Raf Mantelli and Richard 'O' Smith make up the duo. There is a certain division of labour - Raf provides vocals/guitar, and 'O' the drums - but both share responsibility for the astounding array of synthesised treatments and effects in which the songs bathe and breathe. The overall impression is a kind of suspended animation, a blissful limbo.
In a fictional dream, I imagine two practice rooms, ideally within a building placed in near-future Ballardian isolation. In one room, you can play and hear only 'organic' music - there are no amps, pedals, nothing but acoustic instruments. In the other room lies every piece of electronic musical equipment imaginable - synths, samplers, sequencers, speakers. Raf and O have the keys to both rooms, and they make the music you can hear in the connecting corridor. Natural and unnatural sounds blend, clash - or sometimes simply pass each other by, hiding in the corner of one's ear.
So it's highly fitting for my SF mental wanderings that the sublime new album by Raf and O is called 'Portal'. I think it's their most sophisticated and successful exploration so far of the space between pop music - as we generally know it - and experimental electronica. At times it approaches sound-art in its willingness to take the listener beyond routine riffs and rhythms and into an aural atmosphere. One of the things I love most about the record is its unhurried confidence: every idea is given the right amount of room, no more, no less. If a song needs to glide, weightless, it does. If a rhythm is fascinating in itself, it's worked through in layers until the cycle feels complete. While if a tale can be told in under two minutes, the song stops.
The pair's particular talents are well in evidence. There's Raf's glorious and incredibly versatile voice, which seems to touch on so many possible reference points - an Italian answer to the breathy intimacy of a Gilberto or Hardy, a range to match a Björk or Kate Bush, a sinister chill calling to mind Claudia Brücken in the early days of Propaganda (that other band so obsessed with the human and mechanical)... but she never really sounds like anyone apart from herself. And there's 'O''s hyperactive percussion, seemingly fed through circuitry as if real blood was flowing through a drum machine, as crucial in the colour it adds, as much as the drive.
But throughout 'Portal', there's a sense that Raf and O also know exactly when to rein in these tendencies, and the material emerges all the stronger for it. The magnificent 'Worms' spurns vocals altogether, as 'O' kick-starts an immediate, infectious motorik beat, before the brilliantly patient, restrained build-up gradually unfolds. Two startling tracks find Raf using something close to spoken word: we hear Italian as well as English in the crisp, hazy-rap delivery of 'Drunk' where the voice provides the rhythm; while in 'Automatons', she intones science fiction imagery as 'O' (I assume!) brings the robots' metallic clang alive with brittle, scattershot strikes.
The Shakespeare setting 'Sonnet 62' must be one of the loveliest songs they've ever recorded. The arrangement is sparse and delicate, allowing the gorgeous melody to fill the space - but still decorated with flickering electronica, as if the Bard's words have broken through time thanks to some future technology.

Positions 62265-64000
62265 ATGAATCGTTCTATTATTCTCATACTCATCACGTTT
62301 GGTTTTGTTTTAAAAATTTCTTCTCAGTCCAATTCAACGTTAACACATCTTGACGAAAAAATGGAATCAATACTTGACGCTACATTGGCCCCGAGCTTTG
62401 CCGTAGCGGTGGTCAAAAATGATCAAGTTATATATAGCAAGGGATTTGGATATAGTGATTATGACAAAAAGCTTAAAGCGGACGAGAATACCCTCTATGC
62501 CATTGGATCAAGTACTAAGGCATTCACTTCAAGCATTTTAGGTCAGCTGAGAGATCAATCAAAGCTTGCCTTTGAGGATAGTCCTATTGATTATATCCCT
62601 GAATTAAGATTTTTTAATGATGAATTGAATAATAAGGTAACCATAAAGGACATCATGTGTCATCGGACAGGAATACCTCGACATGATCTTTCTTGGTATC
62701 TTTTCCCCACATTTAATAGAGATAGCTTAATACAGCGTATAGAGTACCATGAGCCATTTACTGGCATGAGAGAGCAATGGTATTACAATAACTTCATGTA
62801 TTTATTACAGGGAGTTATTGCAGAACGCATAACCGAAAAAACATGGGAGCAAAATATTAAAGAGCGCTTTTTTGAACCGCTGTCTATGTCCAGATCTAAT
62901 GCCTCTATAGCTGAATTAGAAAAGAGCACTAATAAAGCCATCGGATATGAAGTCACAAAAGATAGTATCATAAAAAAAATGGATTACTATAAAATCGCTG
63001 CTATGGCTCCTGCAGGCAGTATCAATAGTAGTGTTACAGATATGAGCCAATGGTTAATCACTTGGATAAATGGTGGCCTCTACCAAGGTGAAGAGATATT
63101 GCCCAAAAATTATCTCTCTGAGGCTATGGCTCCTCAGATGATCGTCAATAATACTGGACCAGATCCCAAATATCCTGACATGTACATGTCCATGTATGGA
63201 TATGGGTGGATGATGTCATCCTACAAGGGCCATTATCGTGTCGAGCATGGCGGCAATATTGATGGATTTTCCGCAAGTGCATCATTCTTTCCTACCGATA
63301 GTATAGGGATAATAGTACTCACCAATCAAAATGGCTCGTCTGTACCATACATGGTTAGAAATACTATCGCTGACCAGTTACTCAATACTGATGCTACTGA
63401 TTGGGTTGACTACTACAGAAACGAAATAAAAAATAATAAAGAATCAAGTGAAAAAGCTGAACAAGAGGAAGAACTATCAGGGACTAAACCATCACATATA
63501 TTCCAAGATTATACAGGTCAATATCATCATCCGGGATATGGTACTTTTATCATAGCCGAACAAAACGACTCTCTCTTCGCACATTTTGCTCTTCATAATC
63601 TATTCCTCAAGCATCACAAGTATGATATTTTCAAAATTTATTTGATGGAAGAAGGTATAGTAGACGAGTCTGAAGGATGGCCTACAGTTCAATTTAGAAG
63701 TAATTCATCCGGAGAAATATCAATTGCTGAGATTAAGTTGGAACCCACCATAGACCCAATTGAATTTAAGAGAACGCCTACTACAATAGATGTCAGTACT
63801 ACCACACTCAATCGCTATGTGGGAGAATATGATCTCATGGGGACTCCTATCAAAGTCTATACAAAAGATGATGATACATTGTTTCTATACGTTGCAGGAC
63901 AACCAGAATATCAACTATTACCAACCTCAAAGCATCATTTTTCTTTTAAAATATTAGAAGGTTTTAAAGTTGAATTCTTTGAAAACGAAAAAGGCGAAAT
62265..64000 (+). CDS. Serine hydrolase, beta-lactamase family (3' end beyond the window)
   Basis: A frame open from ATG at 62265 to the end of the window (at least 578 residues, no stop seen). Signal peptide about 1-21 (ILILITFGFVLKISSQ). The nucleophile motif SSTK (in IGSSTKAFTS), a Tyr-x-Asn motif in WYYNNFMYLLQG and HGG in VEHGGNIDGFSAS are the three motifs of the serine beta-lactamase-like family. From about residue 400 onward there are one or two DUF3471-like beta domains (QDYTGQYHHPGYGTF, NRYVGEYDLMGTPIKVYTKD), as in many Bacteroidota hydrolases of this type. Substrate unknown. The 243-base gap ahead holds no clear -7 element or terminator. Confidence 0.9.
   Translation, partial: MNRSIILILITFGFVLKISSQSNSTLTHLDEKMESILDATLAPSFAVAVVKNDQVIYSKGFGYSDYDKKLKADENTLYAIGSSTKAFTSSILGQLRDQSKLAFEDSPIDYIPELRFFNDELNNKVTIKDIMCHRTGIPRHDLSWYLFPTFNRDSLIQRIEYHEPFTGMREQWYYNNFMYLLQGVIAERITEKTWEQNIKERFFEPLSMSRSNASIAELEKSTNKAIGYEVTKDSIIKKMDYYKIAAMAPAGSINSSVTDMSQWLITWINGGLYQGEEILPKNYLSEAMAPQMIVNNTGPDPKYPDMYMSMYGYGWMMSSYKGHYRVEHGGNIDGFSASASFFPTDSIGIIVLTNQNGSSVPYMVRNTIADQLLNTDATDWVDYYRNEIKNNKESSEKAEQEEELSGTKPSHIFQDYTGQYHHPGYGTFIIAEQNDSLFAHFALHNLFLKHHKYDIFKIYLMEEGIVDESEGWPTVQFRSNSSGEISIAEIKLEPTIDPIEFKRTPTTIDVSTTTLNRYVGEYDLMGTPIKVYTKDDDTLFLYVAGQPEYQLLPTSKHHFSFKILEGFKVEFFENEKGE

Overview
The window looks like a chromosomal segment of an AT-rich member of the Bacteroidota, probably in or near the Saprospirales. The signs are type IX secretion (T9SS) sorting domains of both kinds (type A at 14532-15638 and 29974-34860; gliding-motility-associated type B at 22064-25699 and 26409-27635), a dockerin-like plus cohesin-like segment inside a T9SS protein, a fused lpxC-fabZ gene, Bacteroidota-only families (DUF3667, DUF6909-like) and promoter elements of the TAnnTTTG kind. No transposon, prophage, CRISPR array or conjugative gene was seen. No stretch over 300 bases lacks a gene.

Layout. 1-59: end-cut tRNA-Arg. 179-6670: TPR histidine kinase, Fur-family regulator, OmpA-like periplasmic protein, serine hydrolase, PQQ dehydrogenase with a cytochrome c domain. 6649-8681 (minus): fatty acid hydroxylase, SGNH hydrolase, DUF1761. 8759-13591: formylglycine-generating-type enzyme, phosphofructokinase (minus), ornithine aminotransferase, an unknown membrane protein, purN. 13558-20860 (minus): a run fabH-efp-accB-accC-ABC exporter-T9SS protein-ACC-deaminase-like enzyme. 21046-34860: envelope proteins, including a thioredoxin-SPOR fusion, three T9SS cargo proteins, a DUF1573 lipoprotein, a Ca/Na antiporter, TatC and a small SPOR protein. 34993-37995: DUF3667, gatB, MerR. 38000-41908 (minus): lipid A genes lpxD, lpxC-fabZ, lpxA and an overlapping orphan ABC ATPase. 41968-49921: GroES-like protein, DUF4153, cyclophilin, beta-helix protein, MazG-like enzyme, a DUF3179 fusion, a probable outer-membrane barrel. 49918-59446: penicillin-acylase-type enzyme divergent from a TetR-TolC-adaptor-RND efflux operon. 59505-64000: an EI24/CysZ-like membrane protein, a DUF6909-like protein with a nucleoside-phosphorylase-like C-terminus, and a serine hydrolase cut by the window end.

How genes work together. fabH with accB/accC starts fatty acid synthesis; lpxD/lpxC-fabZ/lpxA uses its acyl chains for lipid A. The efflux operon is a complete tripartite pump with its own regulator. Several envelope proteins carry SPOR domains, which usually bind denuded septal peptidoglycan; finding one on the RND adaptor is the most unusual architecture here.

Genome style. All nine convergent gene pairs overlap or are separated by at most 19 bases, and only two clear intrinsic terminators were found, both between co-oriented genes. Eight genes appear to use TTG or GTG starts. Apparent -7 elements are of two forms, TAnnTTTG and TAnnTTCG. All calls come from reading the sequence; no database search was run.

It's very difficult to choose highlights from such a consistently winning record. David Bowie fans will lap up the cover of 'Win' (originally from 'Young Americans'). Raf and O have a deep affinity with Bowie - as one of the original musical universe makers and connoisseur of the alien - and have already covered 'Lady Grinning Soul' to great acclaim. (You can find it on the previous album, 'Time Machine'.) The fragile 'imposter soul' of 'Win' makes it a perfect fit, drifting seamlessly into the otherworldly 'Portal' aesthetic.
And in a masterstroke of sequencing - who says the album format is dead? - Raf and O include a live track, 'Echoes', towards the end of the disc. Such is 'Portal's overall restraint that this brilliant song bursts from the speakers in a sudden rush of energy, as if the 'other' soundworld has finally stormed the gateway into this - until the final song 'Magic' reins the power back in.
Speaking of seeing Raf and O live - if you're in London you have the chance to do so very soon. On Friday 22 July, they launch the album with a gig at St James the Less Church in Pimlico. To my enormous annoyance, I can't make it, but I would dearly love as many of you as possible to attend as my representatives. Excitingly, there are a range of enticing ticket deals - so please follow this link to check them out, and get along if you can. They are a superb live band - as entrancing to watch as to listen to - and it'll be fascinating to hear how they bring 'Portal' to life. I hope I get the chance to do so myself before long.
In the meantime, there's a digital EP available which previews two tracks from 'Portal', along with two collaborations with electronica legend Robert Logan (who is also playing at the album launch). Bending and shaping Raf and O's distinct sound through his own box of tricks, the Logan tracks remind the listener that, once through the portal, there's more than one possible direction of travel. For the curious, this is a very rewarding way to spend £3 - head over to Bandcamp to take action. And if you can't make the launch concert to buy the album there, you could succumb to the temptation to pre-order 'Portal' itself - the door's wide open.